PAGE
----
Wednesday, 26 May 2010


I took the opportunity yesterday during First Minister’s questions to ask Carwyn about the Assembly Government’s plans to refurbish its offices in Cathays Park at a cost of £42 million. A massive spend at the best of times but clearly crazy in these difficult economic times.

Plans for the refit were revealed in March 2009 with a project team being set up at a cost of £100,000.

Imagine my surprise when Carwyn confirmed the plans had been ditched and there would be no refurbishment of Cathays Park.

I find it extraordinary that the Assembly Government has ditched these plans, having set up a project team to implement them, without making a statement to the Assembly.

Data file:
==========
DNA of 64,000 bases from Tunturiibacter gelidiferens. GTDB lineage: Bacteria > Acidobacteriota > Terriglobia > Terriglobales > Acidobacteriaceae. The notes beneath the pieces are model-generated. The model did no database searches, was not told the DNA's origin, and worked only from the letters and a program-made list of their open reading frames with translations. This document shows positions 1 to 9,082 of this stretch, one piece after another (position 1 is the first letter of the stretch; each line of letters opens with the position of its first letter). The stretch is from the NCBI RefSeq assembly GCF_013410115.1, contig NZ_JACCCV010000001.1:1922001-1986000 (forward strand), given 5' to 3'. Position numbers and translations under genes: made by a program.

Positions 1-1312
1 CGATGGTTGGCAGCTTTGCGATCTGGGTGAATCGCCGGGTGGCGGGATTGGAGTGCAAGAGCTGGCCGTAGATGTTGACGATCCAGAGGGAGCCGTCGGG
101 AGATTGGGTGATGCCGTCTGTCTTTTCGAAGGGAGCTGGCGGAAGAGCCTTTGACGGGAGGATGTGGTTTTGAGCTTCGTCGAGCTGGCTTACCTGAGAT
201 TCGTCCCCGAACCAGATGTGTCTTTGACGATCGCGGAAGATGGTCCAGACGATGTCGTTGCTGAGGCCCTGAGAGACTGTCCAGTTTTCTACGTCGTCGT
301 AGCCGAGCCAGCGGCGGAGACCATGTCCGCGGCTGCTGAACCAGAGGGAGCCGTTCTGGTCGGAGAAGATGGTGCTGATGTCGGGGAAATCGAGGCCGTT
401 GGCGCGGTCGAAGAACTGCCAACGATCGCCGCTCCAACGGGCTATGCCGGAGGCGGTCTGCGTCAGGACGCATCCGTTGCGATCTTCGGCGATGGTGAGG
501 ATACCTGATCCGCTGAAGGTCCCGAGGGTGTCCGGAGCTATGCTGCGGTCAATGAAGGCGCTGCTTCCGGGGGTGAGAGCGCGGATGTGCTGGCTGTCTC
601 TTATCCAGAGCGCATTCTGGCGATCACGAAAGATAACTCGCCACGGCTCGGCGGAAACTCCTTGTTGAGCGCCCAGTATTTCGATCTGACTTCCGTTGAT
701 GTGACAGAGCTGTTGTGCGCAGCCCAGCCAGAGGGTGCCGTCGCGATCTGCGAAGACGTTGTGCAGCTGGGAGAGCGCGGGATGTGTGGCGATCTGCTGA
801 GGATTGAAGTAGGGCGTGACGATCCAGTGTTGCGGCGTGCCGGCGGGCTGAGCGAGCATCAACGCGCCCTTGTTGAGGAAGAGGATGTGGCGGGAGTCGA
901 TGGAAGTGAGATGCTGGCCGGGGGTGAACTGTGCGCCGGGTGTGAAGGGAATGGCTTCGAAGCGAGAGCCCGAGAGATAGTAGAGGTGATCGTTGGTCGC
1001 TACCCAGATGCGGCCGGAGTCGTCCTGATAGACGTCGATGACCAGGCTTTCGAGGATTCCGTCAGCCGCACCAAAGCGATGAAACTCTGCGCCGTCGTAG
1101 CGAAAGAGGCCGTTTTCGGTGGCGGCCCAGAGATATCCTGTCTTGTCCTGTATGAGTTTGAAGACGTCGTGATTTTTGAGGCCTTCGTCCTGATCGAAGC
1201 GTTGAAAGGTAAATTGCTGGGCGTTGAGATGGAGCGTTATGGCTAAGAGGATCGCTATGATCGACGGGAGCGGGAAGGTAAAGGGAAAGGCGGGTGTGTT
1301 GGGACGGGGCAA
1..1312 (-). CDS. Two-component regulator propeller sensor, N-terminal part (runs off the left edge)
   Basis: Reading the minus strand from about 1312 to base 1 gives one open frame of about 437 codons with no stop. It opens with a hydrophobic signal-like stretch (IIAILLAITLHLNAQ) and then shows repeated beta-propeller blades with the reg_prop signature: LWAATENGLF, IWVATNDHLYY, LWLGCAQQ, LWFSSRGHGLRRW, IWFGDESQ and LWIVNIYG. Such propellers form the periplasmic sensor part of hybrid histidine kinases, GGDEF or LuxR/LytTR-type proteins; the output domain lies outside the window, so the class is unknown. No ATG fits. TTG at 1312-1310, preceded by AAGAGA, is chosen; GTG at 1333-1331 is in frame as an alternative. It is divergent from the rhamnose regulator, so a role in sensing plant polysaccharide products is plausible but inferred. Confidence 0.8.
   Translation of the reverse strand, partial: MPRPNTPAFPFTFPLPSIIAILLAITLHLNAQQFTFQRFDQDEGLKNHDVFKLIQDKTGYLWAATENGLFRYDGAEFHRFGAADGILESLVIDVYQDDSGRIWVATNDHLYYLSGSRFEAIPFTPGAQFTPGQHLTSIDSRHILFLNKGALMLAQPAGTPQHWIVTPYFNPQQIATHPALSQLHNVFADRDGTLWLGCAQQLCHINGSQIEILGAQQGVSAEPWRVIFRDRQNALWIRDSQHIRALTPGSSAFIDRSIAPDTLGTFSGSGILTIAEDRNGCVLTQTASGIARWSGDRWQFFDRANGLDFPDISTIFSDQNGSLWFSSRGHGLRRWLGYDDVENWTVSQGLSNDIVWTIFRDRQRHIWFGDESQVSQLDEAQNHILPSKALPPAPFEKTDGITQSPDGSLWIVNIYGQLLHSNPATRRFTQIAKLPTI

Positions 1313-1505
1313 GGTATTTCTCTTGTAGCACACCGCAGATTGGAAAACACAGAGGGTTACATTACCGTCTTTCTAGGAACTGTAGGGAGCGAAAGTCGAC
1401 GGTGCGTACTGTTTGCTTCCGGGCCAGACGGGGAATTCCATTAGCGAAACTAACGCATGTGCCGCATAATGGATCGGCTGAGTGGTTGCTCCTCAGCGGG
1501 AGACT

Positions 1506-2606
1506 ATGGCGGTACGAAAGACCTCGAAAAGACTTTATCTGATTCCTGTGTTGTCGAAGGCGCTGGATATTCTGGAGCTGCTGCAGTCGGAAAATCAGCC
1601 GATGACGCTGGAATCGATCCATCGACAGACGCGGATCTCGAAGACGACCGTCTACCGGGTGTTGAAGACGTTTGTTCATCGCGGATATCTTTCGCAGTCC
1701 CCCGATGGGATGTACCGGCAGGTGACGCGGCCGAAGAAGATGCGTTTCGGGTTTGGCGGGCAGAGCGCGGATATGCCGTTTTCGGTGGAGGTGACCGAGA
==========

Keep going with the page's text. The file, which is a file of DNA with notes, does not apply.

We were told a refit was necessary because the existing accommodation was inflexible, unable to respond to changing business needs and there were health and safety issues.

Either those problems have been resolved or they are no longer considered important enough to justify the spending of £42 million of taxpayers money.

Although I welcome the decision, it is a disgrace that the Labour/Plaid coalition has attempted to quietly drop these plans without any public announcement.

It reminds us all of the arrogance of promoting such a crazy scheme in the first place but at least it is dropped now—not before time.

Tuesday, 25 May 2010


A year ago, I raised the issue of people using National Park land in the Brecon Beacons for illegal motor bike scrambling.

This followed complaints I received from visitors whose enjoyment of the National Park was ruined by these bikers.

Unfortunately, a complaint I recently received clearly shows that scrambling remains a problem.